The Garden State small game season for gray squirrels and cottontails begins at sunrise on Saturday, September 24.
Jackrabbits and jackrabbits are included, but good luck finding one of these. In fact, these are so rare, if they still exist in New Jersey sheds, that the daily intake is limited to one of each. Again, good luck finding one, let alone pulling it out of hiding.
Swampers, those large rabbits found in the lowland swamps and bushes in the southern counties, while approaching the size of a jackrabbit, are classed as cottontails and fall below the daily limit of four rabbits.
Squirrels, affectionately referred to as Bushy Tails, have a daily bag limit of five creatures.
Until mid-October, we look for rabbits on the grassy edges of the deck at legal first light to shoot when they venture out for an early feed. So it’s all about quick handling with a shotgun (we’re fans of the 20 gauge) as they dash backwards into tall things and disappear.
When the conditions are right, we sometimes try to sneak up and take a headshot with our .177-caliber pellet rifles. These and the .20 and .22 caliber pellet guns are legal and can be a real challenge.
Later in the season, when the numbers have been pruned and stick to the thicker cover, that’s when we start a hunt(s) with acquaintances who have a beagle or two. Then it’s strictly shotgun time when the rabbits run and perform a variety of evasive maneuvers ahead of the hounds that follow and howl.
When it comes to squirrels, it’s either sit and wait, or slow stalking. The latter is exciting and the way to go when the ground and leaves are wet, thus silencing footsteps as you scan the upper limbs trying to spot a bushytail busy chopping down a pole or making its way from tree to tree.
The first involves locating a group of oaks or other nut-producing trees, sitting against a tree trunk, and waiting for the squirrels to appear. Another productive place to set up shop is right inside a cornfield. Bushytails enjoy ears of corn and will go to great lengths to get to them. We’ve seen cobs hidden in holes in trees, and anyone who has used corn as deer bait can attest to the rodent’s affinity for the yellow kernels.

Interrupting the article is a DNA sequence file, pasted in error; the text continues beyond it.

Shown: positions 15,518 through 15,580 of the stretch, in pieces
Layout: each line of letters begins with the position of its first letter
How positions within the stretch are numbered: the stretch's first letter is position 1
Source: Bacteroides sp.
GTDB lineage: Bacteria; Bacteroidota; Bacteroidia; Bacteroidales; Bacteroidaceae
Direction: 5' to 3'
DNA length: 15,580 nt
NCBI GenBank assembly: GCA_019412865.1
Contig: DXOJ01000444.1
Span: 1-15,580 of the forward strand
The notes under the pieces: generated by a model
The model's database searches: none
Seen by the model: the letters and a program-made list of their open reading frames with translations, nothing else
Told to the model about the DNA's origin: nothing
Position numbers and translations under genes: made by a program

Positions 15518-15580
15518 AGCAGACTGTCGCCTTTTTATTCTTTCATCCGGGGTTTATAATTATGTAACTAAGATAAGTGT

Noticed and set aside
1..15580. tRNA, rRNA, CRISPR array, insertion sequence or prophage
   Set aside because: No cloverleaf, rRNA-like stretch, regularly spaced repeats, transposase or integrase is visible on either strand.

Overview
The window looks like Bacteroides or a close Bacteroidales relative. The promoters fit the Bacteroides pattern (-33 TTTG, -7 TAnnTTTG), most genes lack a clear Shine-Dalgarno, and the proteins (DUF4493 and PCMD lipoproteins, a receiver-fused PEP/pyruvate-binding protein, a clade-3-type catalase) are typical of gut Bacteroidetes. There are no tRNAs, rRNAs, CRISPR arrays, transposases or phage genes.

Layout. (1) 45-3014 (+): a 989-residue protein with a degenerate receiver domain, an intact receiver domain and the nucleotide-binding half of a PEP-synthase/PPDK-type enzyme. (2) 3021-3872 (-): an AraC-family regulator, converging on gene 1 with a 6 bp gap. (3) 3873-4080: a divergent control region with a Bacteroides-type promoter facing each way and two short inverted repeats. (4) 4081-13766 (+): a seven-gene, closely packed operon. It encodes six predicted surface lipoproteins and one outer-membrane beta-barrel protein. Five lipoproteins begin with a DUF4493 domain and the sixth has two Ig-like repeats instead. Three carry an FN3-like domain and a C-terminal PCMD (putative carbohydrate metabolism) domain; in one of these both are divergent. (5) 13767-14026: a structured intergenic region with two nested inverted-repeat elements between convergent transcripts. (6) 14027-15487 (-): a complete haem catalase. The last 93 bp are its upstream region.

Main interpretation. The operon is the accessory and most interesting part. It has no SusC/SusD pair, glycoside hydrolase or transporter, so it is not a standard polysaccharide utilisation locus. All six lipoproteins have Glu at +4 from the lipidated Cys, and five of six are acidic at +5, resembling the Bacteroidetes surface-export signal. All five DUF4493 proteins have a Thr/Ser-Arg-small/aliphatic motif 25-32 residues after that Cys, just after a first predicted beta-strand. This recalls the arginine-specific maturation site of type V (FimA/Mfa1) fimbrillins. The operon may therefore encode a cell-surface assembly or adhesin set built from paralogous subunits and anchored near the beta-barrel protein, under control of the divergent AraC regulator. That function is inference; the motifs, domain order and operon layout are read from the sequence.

While pellet guns in the aforementioned calibers are legal, as are bows armed with flu-proof arrows and blunt tips, we prefer #5 or 6.20-caliber payloads, especially since the bushy tails run at speed of lightning along the ground or through the treetops. .
Rabbit and squirrel season runs through February 25, 2023. It is closed December 5-10 and 14. Legal hours are from sunrise to half an hour after sunset, except on November 12 (pheasant and quail opening) when the opening is at 8 am.
For those with a borderline bent, there is a muzzleloader season in two areas of the state, encompassing significant portions of the southern and northern regions. See page 60 in the ’22-’23 Hunting & Trapping Digest for the map. Projectiles are limited to .36 caliber or less. A rifle permit is required. The season runs from September 24 to November 11, then from January 7 to February 25, 2023. The legal hours and the daily baggage limit are the same.
Fluorescent Orange (Hunter) (cap, jacket, or vest with at least 200 square inches visible from all sides) is required whether hunting with a shotgun, pellet gun, muzzleloader, or bow.
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